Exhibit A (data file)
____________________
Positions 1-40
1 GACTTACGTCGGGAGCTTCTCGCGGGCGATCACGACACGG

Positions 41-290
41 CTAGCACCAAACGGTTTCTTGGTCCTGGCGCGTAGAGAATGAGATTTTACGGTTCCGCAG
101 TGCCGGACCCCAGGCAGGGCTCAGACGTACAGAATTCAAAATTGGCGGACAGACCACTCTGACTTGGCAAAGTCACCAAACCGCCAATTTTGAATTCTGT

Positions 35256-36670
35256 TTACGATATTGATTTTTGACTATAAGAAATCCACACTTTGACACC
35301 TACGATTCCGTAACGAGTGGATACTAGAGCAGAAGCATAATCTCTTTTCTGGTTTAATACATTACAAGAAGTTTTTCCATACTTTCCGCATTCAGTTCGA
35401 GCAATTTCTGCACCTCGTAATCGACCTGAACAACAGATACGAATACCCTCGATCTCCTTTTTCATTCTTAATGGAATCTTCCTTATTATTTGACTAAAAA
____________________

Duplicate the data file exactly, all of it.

Positions 1-40
1 GACTTACGTCGGGAGCTTCTCGCGGGCGATCACGACACGG

Positions 41-290
41 CTAGCACCAAACGGTTTCTTGGTCCTGGCGCGTAGAGAATGAGATTTTACGGTTCCGCAG
101 TGCCGGACCCCAGGCAGGGCTCAGACGTACAGAATTCAAAATTGGCGGACAGACCACTCTGACTTGGCAAAGTCACCAAACCGCCAATTTTGAATTCTGT

Positions 35256-36670
35256 TTACGATATTGATTTTTGACTATAAGAAATCCACACTTTGACACC
35301 TACGATTCCGTAACGAGTGGATACTAGAGCAGAAGCATAATCTCTTTTCTGGTTTAATACATTACAAGAAGTTTTTCCATACTTTCCGCATTCAGTTCGA
35401 GCAATTTCTGCACCTCGTAATCGACCTGAACAACAGATACGAATACCCTCGATCTCCTTTTTCATTCTTAATGGAATCTTCCTTATTATTTGACTAAAAA